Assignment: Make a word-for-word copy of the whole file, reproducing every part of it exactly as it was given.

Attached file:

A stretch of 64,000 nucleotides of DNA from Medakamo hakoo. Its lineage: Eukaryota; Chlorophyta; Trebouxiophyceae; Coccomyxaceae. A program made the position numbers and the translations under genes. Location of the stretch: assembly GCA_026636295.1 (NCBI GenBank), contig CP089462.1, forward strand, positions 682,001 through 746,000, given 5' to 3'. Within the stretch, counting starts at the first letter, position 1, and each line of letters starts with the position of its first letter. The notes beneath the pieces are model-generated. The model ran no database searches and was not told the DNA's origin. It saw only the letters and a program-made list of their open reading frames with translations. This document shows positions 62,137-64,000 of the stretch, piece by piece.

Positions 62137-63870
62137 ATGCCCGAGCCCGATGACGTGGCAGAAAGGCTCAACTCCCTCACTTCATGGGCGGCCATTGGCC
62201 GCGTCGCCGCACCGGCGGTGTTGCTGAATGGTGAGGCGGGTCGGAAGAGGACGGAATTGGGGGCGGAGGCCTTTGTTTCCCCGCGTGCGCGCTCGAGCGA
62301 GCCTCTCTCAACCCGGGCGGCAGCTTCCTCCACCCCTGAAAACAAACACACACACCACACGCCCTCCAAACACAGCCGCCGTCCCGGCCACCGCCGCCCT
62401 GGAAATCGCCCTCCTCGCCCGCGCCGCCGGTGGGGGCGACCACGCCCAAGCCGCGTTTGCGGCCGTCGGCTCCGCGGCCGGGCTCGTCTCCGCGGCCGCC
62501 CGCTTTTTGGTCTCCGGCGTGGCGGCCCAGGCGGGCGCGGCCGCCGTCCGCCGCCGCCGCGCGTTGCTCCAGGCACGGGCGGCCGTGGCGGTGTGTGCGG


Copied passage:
A stretch of 64,000 nucleotides of DNA from Medakamo hakoo. Its lineage: Eukaryota; Chlorophyta; Trebouxiophyceae; Coccomyxaceae. A program made the position numbers and the translations under genes. Location of the stretch: assembly GCA_026636295.1 (NCBI GenBank), contig CP089462.1, forward strand, positions 682,001 through 746,000, given 5' to 3'. Within the stretch, counting starts at the first letter, position 1, and each line of letters starts with the position of its first letter. The notes beneath the pieces are model-generated. The model ran no database searches and was not told the DNA's origin. It saw only the letters and a program-made list of their open reading frames with translations. This document shows positions 62,137-64,000 of the stretch, piece by piece.

Positions 62137-63870
62137 ATGCCCGAGCCCGATGACGTGGCAGAAAGGCTCAACTCCCTCACTTCATGGGCGGCCATTGGCC
62201 GCGTCGCCGCACCGGCGGTGTTGCTGAATGGTGAGGCGGGTCGGAAGAGGACGGAATTGGGGGCGGAGGCCTTTGTTTCCCCGCGTGCGCGCTCGAGCGA
62301 GCCTCTCTCAACCCGGGCGGCAGCTTCCTCCACCCCTGAAAACAAACACACACACCACACGCCCTCCAAACACAGCCGCCGTCCCGGCCACCGCCGCCCT
62401 GGAAATCGCCCTCCTCGCCCGCGCCGCCGGTGGGGGCGACCACGCCCAAGCCGCGTTTGCGGCCGTCGGCTCCGCGGCCGGGCTCGTCTCCGCGGCCGCC
62501 CGCTTTTTGGTCTCCGGCGTGGCGGCCCAGGCGGGCGCGGCCGCCGTCCGCCGCCGCCGCGCGTTGCTCCAGGCACGGGCGGCCGTGGCGGTGTGTGCGG